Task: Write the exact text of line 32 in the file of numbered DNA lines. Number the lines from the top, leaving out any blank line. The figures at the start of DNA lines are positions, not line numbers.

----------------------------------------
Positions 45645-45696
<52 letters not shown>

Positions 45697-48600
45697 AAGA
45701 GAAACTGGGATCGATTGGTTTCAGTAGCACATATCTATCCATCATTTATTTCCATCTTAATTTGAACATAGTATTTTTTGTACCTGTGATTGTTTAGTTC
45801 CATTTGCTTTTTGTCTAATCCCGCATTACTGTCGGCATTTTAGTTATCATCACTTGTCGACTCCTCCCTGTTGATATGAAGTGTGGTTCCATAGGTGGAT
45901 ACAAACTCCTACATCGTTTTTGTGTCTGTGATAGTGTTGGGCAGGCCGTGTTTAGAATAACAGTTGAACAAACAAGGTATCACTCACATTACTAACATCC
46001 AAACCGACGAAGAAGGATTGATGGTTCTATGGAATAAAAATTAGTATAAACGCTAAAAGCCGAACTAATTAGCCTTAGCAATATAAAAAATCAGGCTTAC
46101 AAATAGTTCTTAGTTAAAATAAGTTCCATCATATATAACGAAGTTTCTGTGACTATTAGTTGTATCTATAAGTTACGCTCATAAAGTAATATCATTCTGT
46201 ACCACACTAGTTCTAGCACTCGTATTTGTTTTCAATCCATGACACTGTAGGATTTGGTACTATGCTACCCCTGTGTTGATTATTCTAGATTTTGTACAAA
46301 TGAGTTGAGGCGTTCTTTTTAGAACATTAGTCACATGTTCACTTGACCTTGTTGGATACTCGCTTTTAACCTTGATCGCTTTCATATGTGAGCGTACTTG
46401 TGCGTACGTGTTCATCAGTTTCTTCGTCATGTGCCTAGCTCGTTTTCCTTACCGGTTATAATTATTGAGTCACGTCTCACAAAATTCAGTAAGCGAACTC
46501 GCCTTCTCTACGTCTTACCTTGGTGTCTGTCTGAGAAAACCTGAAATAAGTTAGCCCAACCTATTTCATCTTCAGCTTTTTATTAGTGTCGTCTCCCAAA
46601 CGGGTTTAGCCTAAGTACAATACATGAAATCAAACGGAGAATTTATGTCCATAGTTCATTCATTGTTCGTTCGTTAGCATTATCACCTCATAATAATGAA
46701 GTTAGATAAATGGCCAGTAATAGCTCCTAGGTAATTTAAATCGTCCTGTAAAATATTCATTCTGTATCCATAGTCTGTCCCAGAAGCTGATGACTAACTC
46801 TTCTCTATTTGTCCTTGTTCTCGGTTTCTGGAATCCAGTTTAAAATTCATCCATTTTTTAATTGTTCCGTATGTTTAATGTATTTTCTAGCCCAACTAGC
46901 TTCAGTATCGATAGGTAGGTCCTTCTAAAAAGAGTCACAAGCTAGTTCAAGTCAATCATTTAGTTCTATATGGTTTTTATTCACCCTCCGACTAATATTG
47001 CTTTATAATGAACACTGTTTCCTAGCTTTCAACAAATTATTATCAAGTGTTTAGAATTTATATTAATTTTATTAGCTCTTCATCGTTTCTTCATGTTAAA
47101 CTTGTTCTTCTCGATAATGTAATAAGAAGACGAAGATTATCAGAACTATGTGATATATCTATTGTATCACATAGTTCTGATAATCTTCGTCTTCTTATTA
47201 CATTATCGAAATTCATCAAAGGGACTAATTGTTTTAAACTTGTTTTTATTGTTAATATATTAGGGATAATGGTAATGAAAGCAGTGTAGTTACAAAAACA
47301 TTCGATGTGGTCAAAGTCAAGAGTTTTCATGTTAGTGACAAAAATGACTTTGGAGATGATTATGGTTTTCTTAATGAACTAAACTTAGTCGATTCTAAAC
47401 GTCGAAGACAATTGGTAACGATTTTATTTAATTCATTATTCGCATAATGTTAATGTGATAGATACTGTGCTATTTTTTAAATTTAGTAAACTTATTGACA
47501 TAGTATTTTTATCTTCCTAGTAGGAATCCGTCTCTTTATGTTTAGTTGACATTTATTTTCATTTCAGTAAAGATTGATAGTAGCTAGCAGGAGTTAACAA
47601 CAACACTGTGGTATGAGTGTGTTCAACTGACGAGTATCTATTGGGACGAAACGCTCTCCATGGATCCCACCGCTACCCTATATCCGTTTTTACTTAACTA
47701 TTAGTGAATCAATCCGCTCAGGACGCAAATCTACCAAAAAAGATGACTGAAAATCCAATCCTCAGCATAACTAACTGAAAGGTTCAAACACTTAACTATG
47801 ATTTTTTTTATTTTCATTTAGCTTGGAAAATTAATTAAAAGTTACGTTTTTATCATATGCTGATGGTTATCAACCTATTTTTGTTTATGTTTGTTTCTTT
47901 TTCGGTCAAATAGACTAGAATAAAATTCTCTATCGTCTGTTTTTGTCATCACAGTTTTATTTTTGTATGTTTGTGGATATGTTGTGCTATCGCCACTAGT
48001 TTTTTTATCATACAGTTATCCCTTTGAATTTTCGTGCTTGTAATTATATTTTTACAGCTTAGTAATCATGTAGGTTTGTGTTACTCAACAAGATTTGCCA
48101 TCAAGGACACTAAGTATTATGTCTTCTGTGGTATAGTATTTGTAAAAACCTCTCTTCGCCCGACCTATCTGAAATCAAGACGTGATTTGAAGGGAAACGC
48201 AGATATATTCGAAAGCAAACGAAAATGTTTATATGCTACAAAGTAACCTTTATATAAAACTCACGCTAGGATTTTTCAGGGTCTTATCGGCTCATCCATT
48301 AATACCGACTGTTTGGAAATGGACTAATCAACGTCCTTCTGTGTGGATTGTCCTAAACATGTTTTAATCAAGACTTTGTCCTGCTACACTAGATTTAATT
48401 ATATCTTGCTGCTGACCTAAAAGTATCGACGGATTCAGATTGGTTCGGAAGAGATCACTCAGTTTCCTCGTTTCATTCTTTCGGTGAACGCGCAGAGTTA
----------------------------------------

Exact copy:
48401 ATATCTTGCTGCTGACCTAAAAGTATCGACGGATTCAGATTGGTTCGGAAGAGATCACTCAGTTTCCTCGTTTCATTCTTTCGGTGAACGCGCAGAGTTA